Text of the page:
Opposed to this view are declarative programming languages. SQL is maybe the best known. On the web, we have HTML and CSS. And you have regular expressions. These languages are more like entrepreneurs. They won’t let you touch the tools directly. They are telling you “tell me what is needed, I’ll do it”.
That’s why people who only do HTML and CSS, or only SQL, are often not considered “programmers”.
Nevertheless, I think we can agree that HTML and SQL are pretty useful ideas. But like all declarative programming languages, they are dead-ends for the lowly programmer. What you see is what you get. It is hard to extend them meaningfully. I don’t mean that they can’t be extended, but they are typically only extended by people with enormous resources like browser makers or database vendors. This makes sense in the spirit of these languages: you are meant to delegate to the language itself.
HTML and SQL have become enormously sophisticated over the years. They are truly powerful tools. But they mostly are as they are.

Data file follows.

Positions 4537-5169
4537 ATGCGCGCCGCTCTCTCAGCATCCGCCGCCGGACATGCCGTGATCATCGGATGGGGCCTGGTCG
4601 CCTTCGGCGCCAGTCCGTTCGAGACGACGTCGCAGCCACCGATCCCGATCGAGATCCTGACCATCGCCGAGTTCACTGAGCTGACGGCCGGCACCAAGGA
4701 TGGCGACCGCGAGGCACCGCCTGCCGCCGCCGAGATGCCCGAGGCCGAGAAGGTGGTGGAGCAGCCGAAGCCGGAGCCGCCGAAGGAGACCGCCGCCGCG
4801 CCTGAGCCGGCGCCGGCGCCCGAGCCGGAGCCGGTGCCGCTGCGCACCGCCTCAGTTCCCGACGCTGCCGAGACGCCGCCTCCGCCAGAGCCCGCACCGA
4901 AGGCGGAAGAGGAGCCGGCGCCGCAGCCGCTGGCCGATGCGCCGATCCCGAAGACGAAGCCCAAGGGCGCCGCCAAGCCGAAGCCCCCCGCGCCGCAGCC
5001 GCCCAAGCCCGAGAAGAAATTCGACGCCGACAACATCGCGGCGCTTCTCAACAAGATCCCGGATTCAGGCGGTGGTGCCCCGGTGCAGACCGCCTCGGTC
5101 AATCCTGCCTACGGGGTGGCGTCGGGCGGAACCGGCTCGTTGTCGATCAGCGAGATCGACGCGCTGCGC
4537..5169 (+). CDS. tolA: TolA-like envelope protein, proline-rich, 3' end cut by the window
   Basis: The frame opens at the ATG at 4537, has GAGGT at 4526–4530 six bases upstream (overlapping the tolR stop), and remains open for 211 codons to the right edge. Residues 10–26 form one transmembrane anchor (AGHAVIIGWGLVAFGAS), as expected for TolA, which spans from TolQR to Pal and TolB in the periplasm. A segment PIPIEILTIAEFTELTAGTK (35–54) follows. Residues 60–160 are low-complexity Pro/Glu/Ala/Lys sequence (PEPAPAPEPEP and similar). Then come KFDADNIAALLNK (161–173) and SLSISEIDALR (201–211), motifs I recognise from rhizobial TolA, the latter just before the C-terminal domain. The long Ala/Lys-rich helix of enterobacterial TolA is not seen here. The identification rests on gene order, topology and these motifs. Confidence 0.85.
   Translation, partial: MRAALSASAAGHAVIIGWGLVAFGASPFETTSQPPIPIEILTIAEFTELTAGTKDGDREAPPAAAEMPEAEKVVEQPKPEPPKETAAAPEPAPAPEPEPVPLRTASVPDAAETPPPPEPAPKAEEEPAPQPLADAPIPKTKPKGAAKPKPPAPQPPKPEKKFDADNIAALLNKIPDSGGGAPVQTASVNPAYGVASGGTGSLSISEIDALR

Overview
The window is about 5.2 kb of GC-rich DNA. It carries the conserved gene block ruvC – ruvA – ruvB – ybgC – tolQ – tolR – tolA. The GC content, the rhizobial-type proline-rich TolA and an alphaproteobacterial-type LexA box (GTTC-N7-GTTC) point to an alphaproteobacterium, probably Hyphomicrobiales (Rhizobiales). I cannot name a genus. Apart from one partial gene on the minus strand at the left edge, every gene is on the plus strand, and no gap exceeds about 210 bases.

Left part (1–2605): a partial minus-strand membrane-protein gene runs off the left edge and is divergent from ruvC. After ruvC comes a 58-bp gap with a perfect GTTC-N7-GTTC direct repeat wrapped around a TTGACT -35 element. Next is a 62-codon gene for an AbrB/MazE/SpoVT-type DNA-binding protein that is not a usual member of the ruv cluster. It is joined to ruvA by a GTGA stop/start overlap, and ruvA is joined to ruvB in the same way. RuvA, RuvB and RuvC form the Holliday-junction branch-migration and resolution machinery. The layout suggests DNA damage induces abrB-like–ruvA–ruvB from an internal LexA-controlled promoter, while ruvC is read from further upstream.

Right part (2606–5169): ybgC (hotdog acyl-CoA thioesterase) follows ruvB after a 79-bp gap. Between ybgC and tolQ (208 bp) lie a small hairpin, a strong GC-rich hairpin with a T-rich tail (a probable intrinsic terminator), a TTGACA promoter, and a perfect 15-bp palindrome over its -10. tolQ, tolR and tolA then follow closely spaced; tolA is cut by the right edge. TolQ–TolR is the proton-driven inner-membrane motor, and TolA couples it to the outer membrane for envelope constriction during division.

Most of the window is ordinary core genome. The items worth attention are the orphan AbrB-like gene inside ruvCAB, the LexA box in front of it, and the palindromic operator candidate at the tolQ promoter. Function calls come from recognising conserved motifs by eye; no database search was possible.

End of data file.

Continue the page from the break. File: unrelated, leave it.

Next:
It is a problem because interesting programming projects are about new unsolved problems. And these mostly get solved by people using non-declarative languages.
If you are interested in a new emerging discipline like data science, and you know how to program in Python, Java or R, you can build useful software packages. If you publish them, others might use them and extend them. But if all you know is SQL or HTML, you are stuck with what these languages provide you.
Credit: This blog post was inspired by an offline exchange with Antonio Badia. The opinion stated here is mine alone however.
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